Two women wearing nun outfits drink beer
Two women wearing nun outfits drink beer while watching the 2014 Tim Hortons Brier curling championships in Kamloops, British Columbia. REUTERS/Ben Nelms

Having a drink every day could lower a middle-aged person's risk of heart failure, a new study suggests. Men in their 40s, 50s and 60s who drink as much as seven glasses of wine, beer or spirits every week see their risk of heart failure drop by 20 per cent. For women the drop in risk was roughly 16 per cent.

The study, published in the European Heart Journal, suggests that moderate consumption of alcohol is actually good for the system. The researchers pointed out the study does not prove a cause and effect relationship, and therefore, shouldn't be taken as an excuse to drink a lot. While no level of alcohol intake was found to be associated with risk of heart failure, the researchers said that heavy drinking does cause death.

Some scientists maintain that alcohol cannot be recommended as therapy to protect the heart against failure but that if it is a part of one's life, taking it in moderation is essential for protecting the heart.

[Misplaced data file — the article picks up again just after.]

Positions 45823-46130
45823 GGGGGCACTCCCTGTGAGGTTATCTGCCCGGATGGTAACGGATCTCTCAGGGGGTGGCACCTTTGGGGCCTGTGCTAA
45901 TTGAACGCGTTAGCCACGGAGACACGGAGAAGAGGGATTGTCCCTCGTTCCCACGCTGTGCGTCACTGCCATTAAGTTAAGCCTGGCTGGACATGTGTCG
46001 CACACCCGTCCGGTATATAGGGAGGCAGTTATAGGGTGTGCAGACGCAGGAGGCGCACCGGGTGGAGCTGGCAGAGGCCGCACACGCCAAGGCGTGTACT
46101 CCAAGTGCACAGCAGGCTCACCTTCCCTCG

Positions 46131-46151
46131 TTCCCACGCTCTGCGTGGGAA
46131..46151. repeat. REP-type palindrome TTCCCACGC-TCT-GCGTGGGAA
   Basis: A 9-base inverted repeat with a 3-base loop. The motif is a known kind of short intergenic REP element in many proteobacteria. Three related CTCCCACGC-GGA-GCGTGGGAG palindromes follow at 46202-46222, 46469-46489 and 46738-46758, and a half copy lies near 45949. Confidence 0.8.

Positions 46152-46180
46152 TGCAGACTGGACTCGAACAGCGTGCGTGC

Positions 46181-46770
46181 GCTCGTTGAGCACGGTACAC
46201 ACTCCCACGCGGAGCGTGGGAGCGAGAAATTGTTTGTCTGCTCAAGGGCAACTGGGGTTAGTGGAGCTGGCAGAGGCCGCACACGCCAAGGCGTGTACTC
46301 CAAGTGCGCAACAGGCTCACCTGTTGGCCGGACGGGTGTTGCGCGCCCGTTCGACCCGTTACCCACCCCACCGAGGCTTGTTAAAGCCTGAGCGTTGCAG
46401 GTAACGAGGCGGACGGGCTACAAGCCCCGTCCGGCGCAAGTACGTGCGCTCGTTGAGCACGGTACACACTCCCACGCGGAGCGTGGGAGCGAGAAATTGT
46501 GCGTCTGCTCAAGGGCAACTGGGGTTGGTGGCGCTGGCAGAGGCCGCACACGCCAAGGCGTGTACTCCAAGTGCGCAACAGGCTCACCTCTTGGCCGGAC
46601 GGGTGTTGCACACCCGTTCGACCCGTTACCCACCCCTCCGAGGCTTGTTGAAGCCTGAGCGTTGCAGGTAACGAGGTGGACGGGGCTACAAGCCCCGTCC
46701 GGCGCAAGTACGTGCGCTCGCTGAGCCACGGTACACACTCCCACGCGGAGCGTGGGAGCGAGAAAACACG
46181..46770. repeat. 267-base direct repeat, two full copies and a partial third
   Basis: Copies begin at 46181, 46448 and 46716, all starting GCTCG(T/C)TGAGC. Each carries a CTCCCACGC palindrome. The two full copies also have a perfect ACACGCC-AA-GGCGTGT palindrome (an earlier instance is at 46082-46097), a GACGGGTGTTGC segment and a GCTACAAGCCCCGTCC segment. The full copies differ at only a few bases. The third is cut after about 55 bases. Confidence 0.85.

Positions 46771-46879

Heart failure occurs when the cardiac muscle is unable to sufficiently pump blood. About 23 million people suffer heart failure. It is caused by high blood pressure, heart disease, drug use and chemotherapy.

The study defined one drink as equal to 14 grammes of alcohol, the equivalent of a small glass of wine, about a pint of beer, and somewhat less than a shot of a spirit like vodka or whiskey. It tracked drinking patterns and heart failure rates for 14,600 men and women who were between the ages of 45 and 64 when they joined the study in the late 1980s. Of these, 42 percent were teetolers, 19 percent were former drinkers, 25 pe cent drank up to seven drinks a week and eight percent reported drinking 14 drinks a week, with the remaining three percent drinking 14 to 21 drinks a week.

The researchers followed the subjects for the next 25 years, periodically asking them about the type and quantity of alcohol they consumed . About2,500 people in the group, 1,300 men and 1,200 women, developed heart failure.

Compared with heavy drinkers and teetotalers, the lowest risk of heart failure was seen among moderate drinkers who had up to seven drinks a week. The highest risk was for those who used to consume alcohol but had stopped drinking during the study. However, the scientists said that these people may have stopped drinking as a result of poorer health rather than the other way round.

Heavy drinkers, those who consumed 14 or more drinks per week, did not appear to face any more of a risk of heart failure than those who never drank at all. This result, the researchers said, might be skewed by the relatively small number of heavy drinking subjects in the study.

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